41

There is certainly a reason for that. In this case, it is for expressing Yamane's (or the human kind's) derogatory feelings toward Godzilla. The counter 「[頭]{とう}」 simply does not carry that derogatory connotation among us Japanese-speakers; It can only be neutral. In case this is what you are wondering about, the size of Gozilla does not matter as ...


25

As it turns out, there are Japanese numbers greater than 10! Getting started, let's review the basics: 1 through 9: [一つ]{ひとつ}、[二つ]{ふたつ}、[三つ]{みっつ}、[四つ]{よっつ}、[五つ]{いつつ}、[六つ]{むっつ}、[七つ]{ななつ}、[八つ]{やっつ}、[九つ]{ここのつ} Going above 20, つ changes into そ. Here are the 10s through 90: [十]{とお}、[二十]{はた}、[三十]{みそ}、[四十]{よそ}、[五十]{いそ}、[六十]{むそ}、[七十]{ななそ}、[八十]{やそ}、[九十]{...


22

つ is a generic inanimate counter. It might be confusing sometimes, but you can get away with using it for lots of inanimate objects if you don't know a more appropriate counter. Don't use つ for animals or people. You should use 匹 for kittens in your example, not つ. The basic counter for people is 人{にん}. In general, animate objects (animals and people) ...


20

For counting a number of occurrences 回 and 度 are interchangeable with small numbers. Somewhere around 4 (the line is quite vague), 度 becomes uncommon, and by the time you get to 6, 回 is pretty much the only one used. (Naturally, 度 can be used with any number for counting degrees, as noted in Azeworai's informative answer.)


18

Its use is not limited to photos. もう一丁 is an idiomatic phrase which just means "one more try", "give it another shot". 丁 is also used as a counter for dishes (of food), and today もう一丁 is typically heard as a vigorous call in some restaurants (「牛丼、並一丁!」「ラーメン大盛り一丁! もう一丁!」). I think you can just memorize it as it is. Photographers may say もう一丁 to their ...


18

As you said, 「N 歳」 is reserved for humans and other animals. For other objects, it is not used except for when one personifies them humorously (or for other literary effects). For buildings, by far the most common phrase would be: 「築{ちく} N 年{ねん}」 We would normally say: 「あの城{しろ}は築500年以上{ねんいじょう}です。」 It is not correct or natural to say: 「...


17

Your book is correct. When talking about human body temperature, 三十 is often omitted, probably because it is obvious. While there is nothing wrong with saying 37度8分 (37.8 degrees Celsius), it is often abbreviated to 7度8分. Even 37度 (37 degrees Celsius) without a fractional part sometimes becomes 7度. You cannot abbreviate the temperature when it is 40 ...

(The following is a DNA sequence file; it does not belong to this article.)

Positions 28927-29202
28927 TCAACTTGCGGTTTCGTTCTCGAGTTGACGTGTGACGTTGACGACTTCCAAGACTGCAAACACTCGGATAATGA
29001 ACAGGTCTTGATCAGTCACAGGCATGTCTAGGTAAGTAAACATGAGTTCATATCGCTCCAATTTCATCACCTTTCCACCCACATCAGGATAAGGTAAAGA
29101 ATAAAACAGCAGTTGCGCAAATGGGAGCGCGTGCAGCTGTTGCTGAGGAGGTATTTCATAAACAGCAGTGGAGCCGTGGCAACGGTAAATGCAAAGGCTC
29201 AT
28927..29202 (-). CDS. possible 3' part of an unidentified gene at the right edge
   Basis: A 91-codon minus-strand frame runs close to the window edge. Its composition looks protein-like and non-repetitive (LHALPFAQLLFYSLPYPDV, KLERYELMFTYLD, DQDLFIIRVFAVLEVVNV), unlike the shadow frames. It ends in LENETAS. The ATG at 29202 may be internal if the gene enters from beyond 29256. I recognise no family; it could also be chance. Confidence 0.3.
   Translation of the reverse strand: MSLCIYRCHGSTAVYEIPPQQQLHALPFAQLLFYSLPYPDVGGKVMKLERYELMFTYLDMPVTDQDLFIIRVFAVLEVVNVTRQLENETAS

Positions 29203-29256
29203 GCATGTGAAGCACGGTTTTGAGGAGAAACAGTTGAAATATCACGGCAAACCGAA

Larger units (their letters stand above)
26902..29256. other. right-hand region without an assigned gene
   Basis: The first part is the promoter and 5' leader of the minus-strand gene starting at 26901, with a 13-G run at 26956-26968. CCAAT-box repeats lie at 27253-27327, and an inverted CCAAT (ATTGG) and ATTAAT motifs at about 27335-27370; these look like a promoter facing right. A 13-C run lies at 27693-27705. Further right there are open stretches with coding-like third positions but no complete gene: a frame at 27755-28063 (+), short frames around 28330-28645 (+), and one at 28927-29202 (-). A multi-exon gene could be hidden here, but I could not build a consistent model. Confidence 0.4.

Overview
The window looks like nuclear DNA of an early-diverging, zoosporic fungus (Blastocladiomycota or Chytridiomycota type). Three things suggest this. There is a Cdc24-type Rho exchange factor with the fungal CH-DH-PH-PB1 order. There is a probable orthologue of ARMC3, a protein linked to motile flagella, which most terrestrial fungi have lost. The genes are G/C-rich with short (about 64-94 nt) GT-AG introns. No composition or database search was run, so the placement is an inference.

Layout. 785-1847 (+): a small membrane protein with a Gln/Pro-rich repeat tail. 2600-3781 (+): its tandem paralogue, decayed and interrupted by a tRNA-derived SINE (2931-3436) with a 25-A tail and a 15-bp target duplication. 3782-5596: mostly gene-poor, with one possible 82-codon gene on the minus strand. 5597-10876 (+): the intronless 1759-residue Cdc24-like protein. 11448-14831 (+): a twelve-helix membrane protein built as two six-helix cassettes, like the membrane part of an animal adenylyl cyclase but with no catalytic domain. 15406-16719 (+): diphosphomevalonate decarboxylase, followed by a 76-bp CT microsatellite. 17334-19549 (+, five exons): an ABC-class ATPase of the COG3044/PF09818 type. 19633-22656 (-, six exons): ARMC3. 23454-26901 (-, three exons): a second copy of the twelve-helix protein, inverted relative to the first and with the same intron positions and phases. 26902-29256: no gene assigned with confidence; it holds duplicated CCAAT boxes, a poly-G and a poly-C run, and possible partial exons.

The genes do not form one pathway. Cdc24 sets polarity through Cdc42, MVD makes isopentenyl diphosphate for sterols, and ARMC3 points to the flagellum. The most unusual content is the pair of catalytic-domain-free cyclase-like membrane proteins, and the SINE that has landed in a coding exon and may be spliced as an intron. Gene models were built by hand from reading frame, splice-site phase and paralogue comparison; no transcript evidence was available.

17

In a restaurant it is usually enough to simply ask for お箸を下さい. It is perfectly understood that that means "enough chopsticks for me [and my companions], please". Anything more specific is usually unnatural. If you do need to specify how many pairs of chopsticks exactly, you'd usually use 〜膳 -zen.


16

I believe that the usual counter is 話{わ}, literally meaning stories, so you'd say 10話 for ten episodes, and 第10話 or 10話目 for the tenth episode. Occasionally I've seen shows that used different counters for their own title cards. For example, ふしぎの海のナディア numbered all its episodes using 回, so for instance the tenth episode was 第10回. And 神秘の世界エルハザード numbered ...


15

In your example, context wise is the same they're both correct because they're counting an occurrence- both words can be used for counting occurrences. 度 can be used for counting degrees in angles and temperature whereas 回 cannot. 回 is more often used for rounds and revolutions whereas 度 is not used. To be explicit, my dictionary(midori) categorises ...


15

That is the 略字 for 枡, the square vessel used for sake and a measurement of volume. EDIT: Punningly, also used as an abbreviation for the verb ending ーます during the Edo period: また、「ます」と呼ぶことから丁寧の語尾(助動詞)の「ます」の置き換えとしても使用されることが多かった。(例:豆腐あり〼)この用例は江戸時代にはかなり多かったが現代になってからは使用頻度が少なくなった。


13

From experience, I find Japanese people having lots of trouble converting between Japanese and Gregorian calendar years. I regularly surprise people with my ability to do that as follows (Japanese calendar years are often represented with an alphabet character like S or H.): Showa Era (1925 to 1989) Subtract 1900 (e.g. 1976 - 1900 = 76) Subtract 25 (e.g. ...


13